Cleaning is a task that most of us have to do — one that most of us would consider anything but fun. The good news is that things can change! While we can’t promise that cleaning is ever going to be your favorite pastime, we can tell you that there are small things you can do to up the fun factor — at least just a little bit. There are even experts to back up this claim.
Read on for ideas from seven pros in happiness and positive psychology. These tips are bound to improve your cleaning mindset.
1. Focus on your senses.
Chief Happiness Officer of Happiness Experts, Paul Krismer, notes the importance of tending to sensory pleasures when it comes to making pretty much any activity a little more enjoyable. Paying extra attention to what you’re seeing, feeling, hearing, smelling, and tasting can make cleaning more “instantly gratifying,” he says.
This is where self-care comes in — in whatever form works best for you. Crank your favorite music while you vacuum, put a warm towel over your shoulders as you fold laundry, set up a treat to snack on while you load the dishwasher, or just take a minute to enjoy the good-smelling cleaning products you chose. Small actions like this may go a long way toward making cleaning more fun. You’ve probably been doing a lot of them for years without noticing, but now you have expert proof that it works.
2. Consider the why.
Personal development coach Jessi Beyer typically saves this tip for clients who come to her looking for direction in bigger-picture issues of mindset and motivation, but it works to make cleaning more fun, too. “You need to connect to your why when cleaning and then take it a step deeper,” Beyer says.
Immediately, your answer may seem pretty obvious: I’m cleaning because my house is dirty. That might be true, but Beyer urges you to go further. Maybe you’re clearing the dining table because your kids need space to color? Maybe you’re prepping the kitchen for a family gathering! Or maybe you’re tidying up the TV room so you have a less cluttered place for decompressing after a tough day.
See? Your why is more complex than you might think!
Once you identify that why, Beyer recommends that you consider what exactly you’ll get from taking the time to clean — fun, laughter, quality family time, peace of mind, the list goes on. “These deeper emotional reasons are the ones you need to hold on to,” she tells us. “Once you are emotionally connected to why you’re cleaning, those chores will seem less and less like things you hate to do.”
3. Turn the chore into a challenge.
If you thrive on challenge and competition, this suggestion from positive interventionist Lisa Sansom may be just the cleaning game-changer you need. Sansom notes that cleaning often feels like a drag because it’s so routine. You find yourself doing the same tasks, the same way, over and over again … and that’s far from fun.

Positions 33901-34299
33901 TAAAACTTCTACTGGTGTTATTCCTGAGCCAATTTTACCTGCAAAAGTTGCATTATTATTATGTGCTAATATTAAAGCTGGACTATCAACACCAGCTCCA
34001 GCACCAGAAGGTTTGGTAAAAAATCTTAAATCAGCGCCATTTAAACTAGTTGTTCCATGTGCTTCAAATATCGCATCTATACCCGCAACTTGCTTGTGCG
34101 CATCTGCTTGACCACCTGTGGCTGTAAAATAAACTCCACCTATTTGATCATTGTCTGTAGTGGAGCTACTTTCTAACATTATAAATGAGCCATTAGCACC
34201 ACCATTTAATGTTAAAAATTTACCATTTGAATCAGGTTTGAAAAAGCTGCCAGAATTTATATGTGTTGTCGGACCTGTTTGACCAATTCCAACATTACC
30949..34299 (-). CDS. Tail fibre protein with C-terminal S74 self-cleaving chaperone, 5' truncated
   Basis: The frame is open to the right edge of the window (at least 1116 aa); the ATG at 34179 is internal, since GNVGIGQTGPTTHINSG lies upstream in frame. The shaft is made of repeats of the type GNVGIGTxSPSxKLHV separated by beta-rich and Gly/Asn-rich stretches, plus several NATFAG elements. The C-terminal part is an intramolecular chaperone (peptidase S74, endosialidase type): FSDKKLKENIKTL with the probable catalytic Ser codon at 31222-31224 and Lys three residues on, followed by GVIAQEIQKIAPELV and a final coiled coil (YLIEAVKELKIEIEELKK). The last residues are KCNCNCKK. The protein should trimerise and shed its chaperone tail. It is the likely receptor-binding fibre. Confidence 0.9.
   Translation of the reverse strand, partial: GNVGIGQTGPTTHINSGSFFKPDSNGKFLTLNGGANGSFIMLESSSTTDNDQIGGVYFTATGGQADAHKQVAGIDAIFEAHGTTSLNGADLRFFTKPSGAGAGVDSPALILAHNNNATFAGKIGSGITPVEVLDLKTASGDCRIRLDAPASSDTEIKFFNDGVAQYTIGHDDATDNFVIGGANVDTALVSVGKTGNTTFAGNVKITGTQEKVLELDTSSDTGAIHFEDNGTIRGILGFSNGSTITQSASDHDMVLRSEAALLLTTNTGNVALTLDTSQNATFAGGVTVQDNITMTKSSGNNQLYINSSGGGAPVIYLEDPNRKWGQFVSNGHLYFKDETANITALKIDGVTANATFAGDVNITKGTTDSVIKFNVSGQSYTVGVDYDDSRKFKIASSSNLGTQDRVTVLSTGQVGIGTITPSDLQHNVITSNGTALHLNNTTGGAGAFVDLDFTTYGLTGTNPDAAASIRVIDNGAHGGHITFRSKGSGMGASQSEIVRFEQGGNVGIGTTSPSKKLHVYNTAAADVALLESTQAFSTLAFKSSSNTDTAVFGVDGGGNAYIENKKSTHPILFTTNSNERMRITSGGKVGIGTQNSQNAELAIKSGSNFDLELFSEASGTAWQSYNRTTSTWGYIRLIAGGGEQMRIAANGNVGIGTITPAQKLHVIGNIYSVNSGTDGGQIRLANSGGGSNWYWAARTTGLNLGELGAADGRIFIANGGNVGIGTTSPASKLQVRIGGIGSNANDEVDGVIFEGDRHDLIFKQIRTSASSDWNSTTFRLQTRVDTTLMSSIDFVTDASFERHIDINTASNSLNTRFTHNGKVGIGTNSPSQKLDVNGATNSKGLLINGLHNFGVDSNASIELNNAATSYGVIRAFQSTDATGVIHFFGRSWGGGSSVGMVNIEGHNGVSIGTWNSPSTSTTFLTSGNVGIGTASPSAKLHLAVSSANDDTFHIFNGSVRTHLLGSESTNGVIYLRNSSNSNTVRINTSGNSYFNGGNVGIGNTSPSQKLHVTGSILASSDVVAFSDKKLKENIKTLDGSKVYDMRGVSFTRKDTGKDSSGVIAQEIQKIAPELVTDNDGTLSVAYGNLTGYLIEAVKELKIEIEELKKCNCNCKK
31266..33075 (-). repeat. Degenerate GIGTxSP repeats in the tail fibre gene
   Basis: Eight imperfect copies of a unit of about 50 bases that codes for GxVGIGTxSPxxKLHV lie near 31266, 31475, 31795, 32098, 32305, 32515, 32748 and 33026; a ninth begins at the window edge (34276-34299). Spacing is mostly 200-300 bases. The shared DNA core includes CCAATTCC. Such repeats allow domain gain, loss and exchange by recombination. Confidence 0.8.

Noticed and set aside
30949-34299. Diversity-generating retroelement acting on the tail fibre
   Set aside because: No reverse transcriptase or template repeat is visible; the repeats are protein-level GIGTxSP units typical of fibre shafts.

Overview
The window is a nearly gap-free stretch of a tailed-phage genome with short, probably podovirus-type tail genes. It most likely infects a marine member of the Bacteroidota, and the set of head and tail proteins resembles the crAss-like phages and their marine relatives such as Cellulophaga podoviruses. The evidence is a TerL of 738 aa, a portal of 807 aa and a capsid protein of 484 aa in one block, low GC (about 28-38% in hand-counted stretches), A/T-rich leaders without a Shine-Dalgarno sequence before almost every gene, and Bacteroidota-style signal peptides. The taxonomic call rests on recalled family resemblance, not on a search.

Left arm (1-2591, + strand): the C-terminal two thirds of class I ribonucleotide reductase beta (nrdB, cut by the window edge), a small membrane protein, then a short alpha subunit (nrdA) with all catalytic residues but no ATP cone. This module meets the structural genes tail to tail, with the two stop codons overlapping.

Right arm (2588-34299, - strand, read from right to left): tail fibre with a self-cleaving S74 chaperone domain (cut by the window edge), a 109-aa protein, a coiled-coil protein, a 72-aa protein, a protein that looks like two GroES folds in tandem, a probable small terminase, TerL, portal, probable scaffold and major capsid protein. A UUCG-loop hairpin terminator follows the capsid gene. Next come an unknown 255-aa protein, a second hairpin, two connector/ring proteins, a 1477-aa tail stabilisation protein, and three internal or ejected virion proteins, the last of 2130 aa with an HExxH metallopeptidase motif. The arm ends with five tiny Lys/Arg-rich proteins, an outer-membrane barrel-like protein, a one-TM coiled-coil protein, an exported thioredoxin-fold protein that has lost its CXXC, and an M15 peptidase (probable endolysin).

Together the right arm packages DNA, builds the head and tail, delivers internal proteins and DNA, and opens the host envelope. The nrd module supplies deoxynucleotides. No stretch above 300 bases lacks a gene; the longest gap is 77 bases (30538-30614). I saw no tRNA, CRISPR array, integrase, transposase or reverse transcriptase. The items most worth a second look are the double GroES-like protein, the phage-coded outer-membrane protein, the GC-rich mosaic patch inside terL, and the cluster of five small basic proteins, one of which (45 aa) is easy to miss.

Shake things up by challenging yourself to approach your chores differently. See how fast you can scrub the sink! Vacuum while standing on one leg! Sweep the floor while singing and carrying your toddler on your back! If you’re really competitive, you might even try challenging a friend or neighbor to a cleaning race. Adding these small twists will transform the way you think about cleaning and (hopefully) inspire you to approach formerly dreaded tasks differently.
4. Make it a family game.
The more, the merrier! That’s what they say, right? Because it’s true! You can make it work for you by inviting your loved ones to get involved with your tasks, which has the added benefit of taking some of the cleaning responsibility off of your shoulders.
Clinical psychologist Dr. Anne Hseuh suggests combining this cooperative approach with a cleaning challenge by encouraging family members to race each other to finish tidying different rooms. You could also make things a little more cooperative by assigning individual chores to each person, but insisting that everyone participate until all of the tasks are done. You might be surprised by the kind of teamwork this inspires.
(Don’t forget to crank the good music while you do this.)
5. Take it in 10s.
“Sometimes, when you have an overwhelming amount to clean, it is helpful to break up the activity into small pieces,” happiness author and expert Lauren Cook says. “Set a goal to clean up 10 items. You’ll be amazed how just 10 items picked up can make a big difference in your space.”
Per Cook’s advice, try putting away or cleaning 10 little things. This will make your list feel less stressful — and therefore more fun. You might even find yourself feeling so motivated that you want to tackle another 10 items and then another 10 after that. Before you know it, a lot of the work is done and it really wasn’t so awful.
6. Plan a post-cleaning activity.
Think of this one as a very productive form of bribery. (If an author and happiness guru like Janie J recommends it, then bribery is totally cool.)
Plan a very specific, very fun activity or reward for yourself that you will only follow through on when you’re finished with your chores. Make it something that you’ve been wanting to do for a while but just haven’t made time for … then actually do it. Cleaning will feel a lot more fun if you know something great is waiting for you when you’re done.
7. Slow down.
Your natural instinct might be to clean quickly and just get through it, but there’s a plot twist: That mindset might actually make your tasks less fun than they really are. Pause and slow it down!
“Cleaning can actually be pleasant, yet our busy lives say [that we should] rush through every task to get on to the next,” Denver psychotherapist Brittany Bouffard says. Take your time! Unless, that is, you’re in the middle of one of those cleaning challenges we suggested earlier.
How do you make cleaning more fun? Leave your tips in the comments below!
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